Sweden hits final roadblock to NATO membership

Sweden’s bid to join the North Atlantic Treaty Organization (NATO) hit its latest roadblock on Monday.

Russian President Vladimir Putin’s invasion of Ukraine last February prompted Sweden and Finland to seek membership in NATO, a military alliance of European and North American countries. Both countries would need the unanimous backing of current NATO members to gain accession, but Turkey has expressed concerns about its lax stance towards militants from the Kurdistan Workers’ Party (PKK), which Turkey considers a terrorist organization.

Tensions between Turkey and Sweden have risen in recent weeks amid far-right and Kurdish protests in Stockholm. A protest in which a far-right politician burned a Koran, Islam’s holy book, drew heavy censure from Turkey.

On Monday, Turkish President Tayyip Erdogan threatened to derail Sweden’s NATO membership bid over the incident.

Sweden's NATO membership hits a roadblock
Above, a picture of Turkish President Recep Tayyip Erdogan and a NATO flag. Erdogan on Monday threatened to block Sweden’s bid to join NATO after a right-wing Swedish politician burned a Koran at a recent protest, sparking anger in many Muslim nations.
ADEM ALTAN/AFP via Getty Images; action press-Pool/Getty Images

“Those who allow such blasphemy in front of our embassy can no longer count on our support for their NATO membership,” Erdogan said, according to Reuters on Monday.

He added: “If you love and protect members of terrorist organizations and enemies of Islam so much, then we advise you to seek their support for the security of your country.”

According to the Associated Press, Erdogan said Sweden’s NATO membership “won’t happen.”

US State Department spokesman Ned Price told Reuters that “this is a decision and consensus that Finland and Sweden must reach with Turkey.” However, it has not been specified whether US authorities believe the dispute will result in Sweden being permanently expelled from the alliance.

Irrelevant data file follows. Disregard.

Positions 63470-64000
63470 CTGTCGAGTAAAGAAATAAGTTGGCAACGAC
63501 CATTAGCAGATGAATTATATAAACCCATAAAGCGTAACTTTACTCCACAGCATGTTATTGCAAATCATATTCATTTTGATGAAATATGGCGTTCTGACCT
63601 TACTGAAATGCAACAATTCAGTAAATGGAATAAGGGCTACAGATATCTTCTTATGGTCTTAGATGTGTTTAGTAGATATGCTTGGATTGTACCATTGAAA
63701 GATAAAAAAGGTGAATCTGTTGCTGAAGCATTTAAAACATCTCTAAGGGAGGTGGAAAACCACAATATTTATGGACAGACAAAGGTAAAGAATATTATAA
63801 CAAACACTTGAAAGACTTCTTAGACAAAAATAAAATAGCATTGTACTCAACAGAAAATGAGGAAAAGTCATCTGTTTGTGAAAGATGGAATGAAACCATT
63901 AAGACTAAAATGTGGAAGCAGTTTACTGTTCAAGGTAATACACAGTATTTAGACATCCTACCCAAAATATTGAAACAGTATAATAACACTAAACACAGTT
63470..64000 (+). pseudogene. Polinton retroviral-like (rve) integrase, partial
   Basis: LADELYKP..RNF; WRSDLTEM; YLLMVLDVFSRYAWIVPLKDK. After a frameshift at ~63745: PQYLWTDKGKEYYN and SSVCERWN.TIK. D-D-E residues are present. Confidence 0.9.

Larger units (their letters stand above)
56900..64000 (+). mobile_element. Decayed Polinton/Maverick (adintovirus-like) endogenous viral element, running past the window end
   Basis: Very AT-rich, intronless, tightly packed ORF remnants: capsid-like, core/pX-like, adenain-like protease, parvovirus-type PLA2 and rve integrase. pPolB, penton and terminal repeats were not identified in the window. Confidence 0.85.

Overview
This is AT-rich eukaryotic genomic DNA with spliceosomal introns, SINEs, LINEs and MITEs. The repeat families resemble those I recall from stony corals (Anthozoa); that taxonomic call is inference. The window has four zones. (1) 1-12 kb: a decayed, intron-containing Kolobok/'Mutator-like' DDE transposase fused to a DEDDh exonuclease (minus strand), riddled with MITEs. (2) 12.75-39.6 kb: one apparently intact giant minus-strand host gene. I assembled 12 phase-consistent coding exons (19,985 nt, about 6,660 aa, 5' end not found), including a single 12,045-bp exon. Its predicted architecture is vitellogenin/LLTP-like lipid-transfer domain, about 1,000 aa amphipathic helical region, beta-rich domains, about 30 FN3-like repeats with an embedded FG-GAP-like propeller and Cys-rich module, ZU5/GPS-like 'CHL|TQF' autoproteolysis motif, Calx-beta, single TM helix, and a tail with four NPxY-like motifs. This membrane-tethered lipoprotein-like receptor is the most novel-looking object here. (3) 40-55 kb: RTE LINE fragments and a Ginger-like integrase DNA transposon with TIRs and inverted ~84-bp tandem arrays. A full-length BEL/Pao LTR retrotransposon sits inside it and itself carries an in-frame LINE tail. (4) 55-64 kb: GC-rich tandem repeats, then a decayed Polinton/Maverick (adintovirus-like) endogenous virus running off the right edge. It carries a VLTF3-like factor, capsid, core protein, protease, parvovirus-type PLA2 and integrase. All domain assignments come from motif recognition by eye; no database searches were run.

It remained unknown whether the incident would affect Finland’s membership.

Turkey, Sweden and Finland appeared to have made some progress in the months leading up to the latest protest. In June, they agreed on a deal that would have paved the way for their membership.

Addressing Erdogan’s security concerns, the deal pledged “unwavering solidarity and cooperation in the fight against terrorism in all its forms and manifestations, which poses a direct threat to the national security of allies and to international peace and security.”

Erdogan delivers victory for anti-NATO Putin

Vladimir Putin would be one of the beneficiaries of a blockade on Sweden’s NATO membership.

Putin has spoken out against expanding the coalition, which he sees as encroaching on Moscow’s influence in the former Soviet republics and Eastern Europe. In the months leading up to the invasion of Ukraine, Putin denounced the possibility of Ukraine joining the coalition.

However, Ukraine’s membership is not currently supported by NATO member states, including the United States, which has raised concerns about political corruption in Kyiv.

Moscow has threatened retaliation if Sweden and Finland join NATO. Putin also said “the expansion of military infrastructure into that area would certainly provoke our response.”

news week has asked the Swedish Foreign Ministry for comment.

https://www.newsweek.com/sweden-hits-latest-roadblock-nato-membership-1775936 Sweden hits final roadblock to NATO membership

Rick Schindler

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